Global regulatory trends in CBD use in food and food supplements


This article examines the regulatory trends for using cannabidiol (CBD) as an ingredient in foods and food supplements and provides guidance for companies to interpret current regulation and predict its future direction. The author examines navigating current regulatory complexity to realize commercial opportunities and the challenges and opportunities for bringing food and food supplement products containing CBD to markets around the world.


Cannabidiol is one of the naturally occurring cannabinoids found in cannabis plants.1 The hemp plant Cannabis sativa L. (C. sativa) contains a number of cannabinoids, with delta-9-tetrahydrocannabinol (THC) and CBD being among the most common.2
Hemp-derived CBD ingredients, including plant extracts or isolates, have become extremely popular for use in foods, beverages, and food supplements because of their very low levels of THC (the psychoactive compound of the plant) and the claimed health benefits related to stress relief, mood enhancement, and so on. CBD ingredients can be found in a range of products such as oils, confectionery, baked products, beverages, food supplements.
The hemp and CBD market is reported to be one of the fastest growing product categories in the world. Among the reasons for this rapid growth are that hemp has been categorized as a legal agricultural commodity; it has been promoted because of the environmental benefits of its cultivation; and recent changes in food policy now consider CBD a suitable ingredient for use in food.
However, the regulatory status of hemp and CBD as a food ingredient is a recent development in several markets around the world. In some cases, there are specific regulations and guidelines with clear conditions of use of CBD in food and food supplements. In other cases, safety assessments still need to be performed before products containing hemp-derived CBD ingredients can be legally marketed. In many other countries, however, CBD ingredients are still not permitted, or are highly restricted, for use in foods and beverages.
Concerns about CBD as an ingredient relate to food safety and public health, mainly due to the presence of THC. There are also concerns around the marketing of CBD products, whose claimed health benefits have to be scientifically substantiated before obtaining an authorized health claim.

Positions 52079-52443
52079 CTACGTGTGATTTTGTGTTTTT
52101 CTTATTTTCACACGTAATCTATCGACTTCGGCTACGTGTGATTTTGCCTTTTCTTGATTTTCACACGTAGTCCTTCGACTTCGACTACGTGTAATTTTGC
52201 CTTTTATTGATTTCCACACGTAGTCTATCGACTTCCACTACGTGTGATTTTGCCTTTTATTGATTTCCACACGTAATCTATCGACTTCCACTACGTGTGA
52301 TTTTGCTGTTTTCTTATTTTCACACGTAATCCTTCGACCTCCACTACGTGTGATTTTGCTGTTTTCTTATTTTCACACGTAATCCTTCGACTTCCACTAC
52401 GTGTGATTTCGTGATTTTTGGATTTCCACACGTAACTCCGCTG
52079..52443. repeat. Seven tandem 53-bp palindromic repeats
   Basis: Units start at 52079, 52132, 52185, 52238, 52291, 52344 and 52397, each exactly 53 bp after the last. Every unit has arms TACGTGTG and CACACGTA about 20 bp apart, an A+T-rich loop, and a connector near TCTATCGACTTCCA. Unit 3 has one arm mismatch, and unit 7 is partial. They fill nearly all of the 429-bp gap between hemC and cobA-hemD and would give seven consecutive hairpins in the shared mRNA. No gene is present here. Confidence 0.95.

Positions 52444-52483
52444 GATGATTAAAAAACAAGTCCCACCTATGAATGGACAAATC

In this sense, the result of the safety evaluations could contribute to the further commercialization of foods containing hemp-derived CBD ingredients and encourage other countries to follow suit in also regulating their use.
Given current regulatory status and trends regarding CBD as a food ingredient, companies need to be aware of the critical requirements and conditions to identify challenges and opportunities when planning marketing strategies. 

CBD classification in international law

The United Nations Single Convention on Narcotic Drugs, adopted in 1961 and amended in 1972, included cannabis – meaning any plant of the genus cannabis – and certain products derived from cannabis on its lists of controlled substances. These lists include Schedule I for “drugs subject to all measures of control applicable to drugs” and Schedule IV for “drugs subject to all measures of control applicable to drugs included in Schedule I and to additional special control measures.” Although the convention does not apply to the cultivation of the cannabis plant for industrial (e.g., fiber and seed) or horticultural purposes, countries that allow cannabis cultivation are required to adopt control measures deemed necessary to prevent its misuse.3
The World Health Organization (WHO) issued a report in June 2018 concluding that there is no evidence of any public health-related problems associated with the use of pure CBD.4 In addition, in January 2019 the WHO issued specific recommendations to the UN Commission on Narcotic Drugs (CND) regarding the review of cannabis and cannabis-related substances,5 including the following: